If you are interested in keeping in touch with this blog, don’t hesitate to subscribe to my Newsletter. Every Friday you will receive a digest with the article posted, and occasionally a dedicated content, reserved to subscribers only. You can subscribe at any moment.
I always hope this visit can be the start of dialogue as well. So please don’t hesitate to start a conversation by contacting me directly, or reaching out via Linkedin or Twitter.
You can find me on most Social Media. Feel free to reach out and join me there.
Every Feedback Counts.
Thank you for passing by.
Images used in this post (in order of appearance from the top), by Dayne Topkin, Franck V. , Jon Tyson , Kira auf der Heide and Wilhelm Gunkel. All from Unsplash.
I am more of those who design organizations. I am also a passionate supporter of business models and looking at organizations: here and now. It was with great pleasure that I met your blog (or rather a thematic portal). It’s nice that you emphasize the role of books in personal development and organization as a whole. The library (where we are supported by theory and case studies) and the ‘kitchen’ (where we talk about it) should be the most important places in the company. What do you think about it?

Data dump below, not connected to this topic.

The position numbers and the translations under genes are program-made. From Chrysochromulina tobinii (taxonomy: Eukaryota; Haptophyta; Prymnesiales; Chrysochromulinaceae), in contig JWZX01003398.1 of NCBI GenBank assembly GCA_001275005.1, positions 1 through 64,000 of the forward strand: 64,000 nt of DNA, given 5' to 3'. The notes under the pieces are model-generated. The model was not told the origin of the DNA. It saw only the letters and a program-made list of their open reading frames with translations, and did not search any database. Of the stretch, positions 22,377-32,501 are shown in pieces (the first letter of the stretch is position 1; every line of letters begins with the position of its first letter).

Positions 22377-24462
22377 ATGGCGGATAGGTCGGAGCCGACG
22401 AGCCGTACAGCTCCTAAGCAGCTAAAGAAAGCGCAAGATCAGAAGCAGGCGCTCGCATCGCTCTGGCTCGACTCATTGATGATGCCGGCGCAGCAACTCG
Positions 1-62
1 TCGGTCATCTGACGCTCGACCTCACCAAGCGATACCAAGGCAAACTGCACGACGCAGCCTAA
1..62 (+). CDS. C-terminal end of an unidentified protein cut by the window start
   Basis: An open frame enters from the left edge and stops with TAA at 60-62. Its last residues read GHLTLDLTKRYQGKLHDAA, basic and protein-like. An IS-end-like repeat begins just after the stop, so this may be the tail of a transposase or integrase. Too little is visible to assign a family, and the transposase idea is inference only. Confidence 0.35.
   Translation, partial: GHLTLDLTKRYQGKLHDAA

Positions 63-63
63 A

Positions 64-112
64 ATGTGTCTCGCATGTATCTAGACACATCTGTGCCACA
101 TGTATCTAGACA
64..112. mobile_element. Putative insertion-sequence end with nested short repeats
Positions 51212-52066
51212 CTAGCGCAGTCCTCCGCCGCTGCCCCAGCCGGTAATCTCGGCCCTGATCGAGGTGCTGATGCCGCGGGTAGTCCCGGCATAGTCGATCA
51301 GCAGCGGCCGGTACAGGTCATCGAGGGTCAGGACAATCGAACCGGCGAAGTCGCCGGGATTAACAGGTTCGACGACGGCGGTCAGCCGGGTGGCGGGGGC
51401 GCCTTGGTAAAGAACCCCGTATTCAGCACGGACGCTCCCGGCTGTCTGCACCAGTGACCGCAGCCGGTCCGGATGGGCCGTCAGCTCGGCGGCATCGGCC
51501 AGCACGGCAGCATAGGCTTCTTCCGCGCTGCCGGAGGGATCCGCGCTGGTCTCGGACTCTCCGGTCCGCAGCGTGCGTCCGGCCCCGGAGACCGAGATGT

Thank you for the feedback! Books are for me something more than a personal development tool: they are the way to constantly challenge ourselves and stimulate curiosity. Which is also why I often review also books that in theory are not linked to Org Design. Or similarly, I’ve started adding a few poems on the blog.
I love you metaphor of “library” and “kitchen”. Or maybe, we can just have a kitchen, with the right amount of kitchen books and ingredients. With one important caveat: org design is not about applying the same recipe over and over, but rather getting the best possible plate with the available ingredients:-)